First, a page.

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Publisher's Summary

In every single region of the world, economic growth has failed to return to the rate it averaged before the Great Recession. Economists have come up with a variety of theories for why this recovery has been the weakest in postwar history, including high indebtedness, growing income inequality, and excess caution induced by the original debt crisis. Although each explanation has some merit, experts have largely overlooked what may be the most important factor: the global slowdown in the growth of the labor force.

©2016 Foreign Affairs (P)2016 Audible, Inc.

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  • Michael K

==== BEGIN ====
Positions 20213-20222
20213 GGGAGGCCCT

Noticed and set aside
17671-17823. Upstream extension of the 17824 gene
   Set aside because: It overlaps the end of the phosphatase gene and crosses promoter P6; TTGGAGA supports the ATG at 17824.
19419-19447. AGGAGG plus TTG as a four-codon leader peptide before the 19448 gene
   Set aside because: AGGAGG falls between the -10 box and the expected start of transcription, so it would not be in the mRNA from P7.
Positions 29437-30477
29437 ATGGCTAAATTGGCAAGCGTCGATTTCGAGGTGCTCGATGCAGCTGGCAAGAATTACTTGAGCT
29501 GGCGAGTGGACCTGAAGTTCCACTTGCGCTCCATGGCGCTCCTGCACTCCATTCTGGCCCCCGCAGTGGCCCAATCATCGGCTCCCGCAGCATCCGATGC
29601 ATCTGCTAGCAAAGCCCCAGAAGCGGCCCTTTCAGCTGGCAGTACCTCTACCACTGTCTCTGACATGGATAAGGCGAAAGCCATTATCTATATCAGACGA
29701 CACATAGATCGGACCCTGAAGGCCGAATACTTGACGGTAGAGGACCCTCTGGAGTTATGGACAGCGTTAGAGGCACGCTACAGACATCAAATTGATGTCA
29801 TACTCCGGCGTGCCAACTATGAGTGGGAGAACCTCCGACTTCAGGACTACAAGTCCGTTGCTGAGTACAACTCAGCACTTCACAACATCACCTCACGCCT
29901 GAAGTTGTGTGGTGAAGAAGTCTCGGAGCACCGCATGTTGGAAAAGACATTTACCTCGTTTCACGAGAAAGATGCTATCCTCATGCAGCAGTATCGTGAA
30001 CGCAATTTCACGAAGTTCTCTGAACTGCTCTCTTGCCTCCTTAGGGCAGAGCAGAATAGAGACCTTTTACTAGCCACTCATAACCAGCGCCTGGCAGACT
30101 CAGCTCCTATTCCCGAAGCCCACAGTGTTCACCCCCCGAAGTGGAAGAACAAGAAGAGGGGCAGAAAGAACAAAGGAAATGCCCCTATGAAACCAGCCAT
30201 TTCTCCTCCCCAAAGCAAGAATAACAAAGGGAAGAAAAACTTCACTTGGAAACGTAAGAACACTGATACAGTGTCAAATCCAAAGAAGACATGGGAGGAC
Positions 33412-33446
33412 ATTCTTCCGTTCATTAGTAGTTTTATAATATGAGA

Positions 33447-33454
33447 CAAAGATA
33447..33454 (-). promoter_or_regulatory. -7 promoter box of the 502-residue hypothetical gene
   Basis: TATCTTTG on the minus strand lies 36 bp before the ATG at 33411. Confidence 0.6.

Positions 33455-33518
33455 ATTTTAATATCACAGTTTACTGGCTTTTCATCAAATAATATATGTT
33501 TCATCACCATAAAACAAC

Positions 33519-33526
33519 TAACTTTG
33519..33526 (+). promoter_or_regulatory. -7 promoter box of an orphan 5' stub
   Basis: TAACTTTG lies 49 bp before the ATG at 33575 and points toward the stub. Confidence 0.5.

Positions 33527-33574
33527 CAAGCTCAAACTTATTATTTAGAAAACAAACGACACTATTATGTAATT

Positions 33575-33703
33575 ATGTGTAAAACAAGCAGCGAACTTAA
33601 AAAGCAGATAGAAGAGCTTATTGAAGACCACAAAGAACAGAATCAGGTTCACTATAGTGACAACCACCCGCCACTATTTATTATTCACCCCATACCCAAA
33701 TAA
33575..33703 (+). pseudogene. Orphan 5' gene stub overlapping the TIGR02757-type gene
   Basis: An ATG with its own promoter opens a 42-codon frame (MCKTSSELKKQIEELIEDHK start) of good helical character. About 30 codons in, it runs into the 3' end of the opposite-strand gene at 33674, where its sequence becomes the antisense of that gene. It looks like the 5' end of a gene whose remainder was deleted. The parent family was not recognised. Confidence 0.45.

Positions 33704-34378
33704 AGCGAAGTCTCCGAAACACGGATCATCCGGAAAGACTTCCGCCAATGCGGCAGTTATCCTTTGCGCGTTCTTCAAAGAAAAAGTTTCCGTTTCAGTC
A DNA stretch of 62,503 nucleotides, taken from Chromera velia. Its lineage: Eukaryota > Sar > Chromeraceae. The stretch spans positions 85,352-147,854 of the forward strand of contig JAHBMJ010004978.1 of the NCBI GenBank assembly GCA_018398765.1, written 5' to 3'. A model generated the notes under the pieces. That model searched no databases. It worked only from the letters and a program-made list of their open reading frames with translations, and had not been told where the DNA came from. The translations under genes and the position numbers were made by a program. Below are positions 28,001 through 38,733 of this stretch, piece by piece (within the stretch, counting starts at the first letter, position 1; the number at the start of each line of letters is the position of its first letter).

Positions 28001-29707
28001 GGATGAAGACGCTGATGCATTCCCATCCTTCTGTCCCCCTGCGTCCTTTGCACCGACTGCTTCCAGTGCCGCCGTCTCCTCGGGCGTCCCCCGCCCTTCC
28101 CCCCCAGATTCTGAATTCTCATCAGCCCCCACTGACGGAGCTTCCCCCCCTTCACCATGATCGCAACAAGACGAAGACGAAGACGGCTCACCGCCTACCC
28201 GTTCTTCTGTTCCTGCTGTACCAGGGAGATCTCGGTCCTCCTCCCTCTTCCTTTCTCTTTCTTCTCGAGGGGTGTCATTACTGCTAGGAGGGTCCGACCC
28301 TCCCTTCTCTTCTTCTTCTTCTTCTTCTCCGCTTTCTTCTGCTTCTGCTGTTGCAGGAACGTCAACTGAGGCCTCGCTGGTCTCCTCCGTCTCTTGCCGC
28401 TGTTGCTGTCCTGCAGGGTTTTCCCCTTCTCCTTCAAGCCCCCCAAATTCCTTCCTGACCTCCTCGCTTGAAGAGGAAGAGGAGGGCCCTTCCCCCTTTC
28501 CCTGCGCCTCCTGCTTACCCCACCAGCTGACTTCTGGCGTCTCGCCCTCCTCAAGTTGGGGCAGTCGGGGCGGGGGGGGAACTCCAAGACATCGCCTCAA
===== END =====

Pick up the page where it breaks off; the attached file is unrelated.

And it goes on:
• 26-12-18

That is really old thinking

The idea promoted by this book looked quite odd to me, and the recently published opinion of Sarah Harper, former director of the Royal Institution and an expert on population change, working at the University of Oxford, confirms it. In her words, declining fertility rates around the world should be cause for celebration, not alarm. Artificial intelligence, migration, and a healthier old age, meant countries no longer needed booming populations to hold their own. Having fewer children is also undoubtedly positive from an environmental point of view as having one fewer child reduces a parent’s carbon footprint by 58 tonnes of CO2 a year. Capping our consumption is much important than producing more and more goods. The countries in Africa and Asia, where the fastest population rises are occurring, need a bigger share of resources if we are concerned about global inequality rather than overconsumption.

This idea that a country needs lots and lots of people to produce more goods is getting obsolete, and promoting it is simply bad for mankind.